In San Francisco the new teachers union contract signed this month accepts 199 teacher layoffs. In March the city issued 700 preliminary notices of layoffs; in May it reduced the number down to 350 final notices before the ink was dry on the contract. The city will also reduce the number of instructional days by four to 176. These aren't street sweepers or line painters on the highway but college-educated schoolteachers, and since just about every school district in the country is facing budget constraints, just what is it that we expect these people to do?
Overall the state of California has sent almost 22,000 pink slips statewide this year. New York's Governor David Patterson's plan for one day a week furloughs was thrown out by a federal judge so now Patterson has fallen back on plan B: lay off 10,000 state employees beginning next year. In Illinois the state plans to lay off 30% of the state trooper force; that's another 600 jobs. The Chicago Transit Authority has laid off 1,100 employees and Illinois expects to lose 20,000 jobs in education this year. Just what is it that we expect these people to do?
Our politicians have mobilized to do the only thing they seem capable of doing anymore, organize a spin campaign. President Obama went on the road back in February to push his jobs plan to take $30 billion in TARP funds and give it to small community banks to increase lending to small business. There you have it, a broad-spectrum jobs program from the biggest banks right down to the smallest banks and nobody will be left out.
The city of Los Angeles plans 1,761 layoffs beginning July 1. What is it that we expect these people to do? Can we ever cut budgets enough to bring back prosperity? We face a cancer of falling private employment and falling wages sifting down to state and local governments as lower tax revenues. These state and local economies then respond by laying off even more workers, which results in even lower revenues.
The President, in his State of the Union Address, called for a government-spending freeze. In Sacramento, the Terminator's state, spending freezes and state employee furloughs resulted in higher unemployment, shut downs in private businesses, and saw a higher rate of home foreclosures. It seems, strange as it sounds, that those state workers spent their money in the economy. They bought things and went out to eat, but after a 17 percent pay cut they stopped buying and stayed home while they still had a home to stay in.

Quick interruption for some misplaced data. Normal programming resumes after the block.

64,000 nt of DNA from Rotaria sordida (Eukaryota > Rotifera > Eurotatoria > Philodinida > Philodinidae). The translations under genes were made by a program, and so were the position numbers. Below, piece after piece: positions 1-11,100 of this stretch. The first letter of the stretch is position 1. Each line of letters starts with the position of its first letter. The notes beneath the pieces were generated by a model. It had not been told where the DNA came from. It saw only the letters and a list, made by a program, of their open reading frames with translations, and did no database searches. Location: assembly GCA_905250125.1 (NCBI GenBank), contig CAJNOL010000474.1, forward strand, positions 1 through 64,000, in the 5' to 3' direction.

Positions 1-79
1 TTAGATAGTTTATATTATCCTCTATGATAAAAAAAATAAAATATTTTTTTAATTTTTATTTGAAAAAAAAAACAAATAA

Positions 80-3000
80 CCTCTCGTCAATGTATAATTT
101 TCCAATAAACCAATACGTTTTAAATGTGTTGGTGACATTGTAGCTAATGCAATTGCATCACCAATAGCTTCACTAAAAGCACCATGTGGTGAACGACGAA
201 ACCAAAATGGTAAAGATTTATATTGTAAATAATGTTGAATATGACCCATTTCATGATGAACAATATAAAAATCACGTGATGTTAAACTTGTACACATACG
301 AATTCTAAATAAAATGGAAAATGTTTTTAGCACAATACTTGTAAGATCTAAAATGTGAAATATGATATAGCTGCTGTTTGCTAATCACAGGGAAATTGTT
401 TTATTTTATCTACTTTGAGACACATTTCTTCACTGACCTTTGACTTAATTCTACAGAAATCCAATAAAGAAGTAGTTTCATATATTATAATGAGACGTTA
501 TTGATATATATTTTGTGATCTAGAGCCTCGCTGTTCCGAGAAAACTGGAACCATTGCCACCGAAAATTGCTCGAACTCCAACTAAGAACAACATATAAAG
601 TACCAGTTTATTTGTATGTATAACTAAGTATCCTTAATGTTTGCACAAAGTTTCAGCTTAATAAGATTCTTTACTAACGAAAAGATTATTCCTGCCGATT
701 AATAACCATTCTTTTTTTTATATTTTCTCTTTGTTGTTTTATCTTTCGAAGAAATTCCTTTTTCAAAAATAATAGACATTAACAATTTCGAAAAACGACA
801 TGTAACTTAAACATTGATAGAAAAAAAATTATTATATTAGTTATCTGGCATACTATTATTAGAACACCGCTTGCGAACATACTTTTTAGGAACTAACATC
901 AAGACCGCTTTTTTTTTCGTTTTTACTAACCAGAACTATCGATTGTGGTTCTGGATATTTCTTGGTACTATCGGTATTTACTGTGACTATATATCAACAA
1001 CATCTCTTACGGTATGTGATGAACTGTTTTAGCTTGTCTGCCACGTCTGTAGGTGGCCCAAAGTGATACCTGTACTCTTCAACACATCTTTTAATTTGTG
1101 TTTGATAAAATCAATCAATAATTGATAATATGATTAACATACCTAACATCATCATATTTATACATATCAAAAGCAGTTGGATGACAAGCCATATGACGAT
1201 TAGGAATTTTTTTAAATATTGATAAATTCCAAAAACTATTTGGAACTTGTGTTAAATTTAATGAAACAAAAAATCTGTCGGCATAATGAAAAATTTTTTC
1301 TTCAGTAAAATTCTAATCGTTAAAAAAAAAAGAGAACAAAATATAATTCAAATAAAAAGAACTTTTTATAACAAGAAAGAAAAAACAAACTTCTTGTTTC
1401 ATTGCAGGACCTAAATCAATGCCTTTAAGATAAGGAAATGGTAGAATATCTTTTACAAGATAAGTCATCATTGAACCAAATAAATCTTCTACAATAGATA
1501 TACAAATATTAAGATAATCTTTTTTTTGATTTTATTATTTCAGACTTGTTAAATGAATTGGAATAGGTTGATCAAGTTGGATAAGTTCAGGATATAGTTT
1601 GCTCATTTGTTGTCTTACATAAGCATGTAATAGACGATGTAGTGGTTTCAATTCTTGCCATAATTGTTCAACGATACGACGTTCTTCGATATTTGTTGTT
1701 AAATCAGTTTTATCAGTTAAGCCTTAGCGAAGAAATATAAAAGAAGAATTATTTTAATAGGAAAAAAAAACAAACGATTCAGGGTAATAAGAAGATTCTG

Giving money to banks of any size will not repair the problem. Small banks have the same phone numbers to Wall Street as the big boys. There is no money in small folks when there is more money to be made in speculation. As a banker would it be worth the time and paperwork to lend $20,000 to a cabinet shop or motorcycle shop to expand? After all, wages are falling, fewer people will be riding Harleys, and the home building industry is in the dumps. A smart banker could take that money and invest in Hewlett-Packard or gold futures or in Citigroup.
"A real economic cure must go to the killing of bacteria in the system rather than to the treatment of external symptoms." Franklin Delano Roosevelt
That bacteria is the same as it ever was: unbridled speculation, which means if greater profits can be secured on the other side of the globe, we let the home front languish in the backwaters. Guilty of being born in the wrong place at the wrong time and of majoring in Education rather than Finance, what are we, as a people, expected to do?
ATLANTA -- Senate Majority Leader Chip Rogers announced this morning that "massive layoffs" will result as the Georgia General Assembly copes with a roughly $1 billion shortfall in expected revenue for next year's budget.
NEAR KENNEDY SPACE CENTER, Fla. -- A train pulling the last set of space shuttle solid-fuel booster segments reached the Kennedy Space Center last Thursday -- a day after the shuttle Atlantis completed its final planned mission -- in a reminder that the program is nearing the end of the line.
This means the loss of 7,000 jobs at the space center alone, and like Sacramento and Pontiac and Birmingham first the local restaurants will disappear and then the stores in the malls. Then the city will face a budget crisis and will lay off city and county workers to cope with the shortfall, believing all the while that if they cut enough it will get better in the long run. What are we, as a people, expected to do while Sacramento or Albany or Springfield cut and cut, waiting for it all to turn around, because it isn't going to turn around by itself?
It must be made to turn around.
"We have come to a clear realization of the fact that true individual freedom cannot exist without economic security and independence. 'Necessitous men are not free men.' People who are hungry and out of a job are the stuff of which dictatorships are made.
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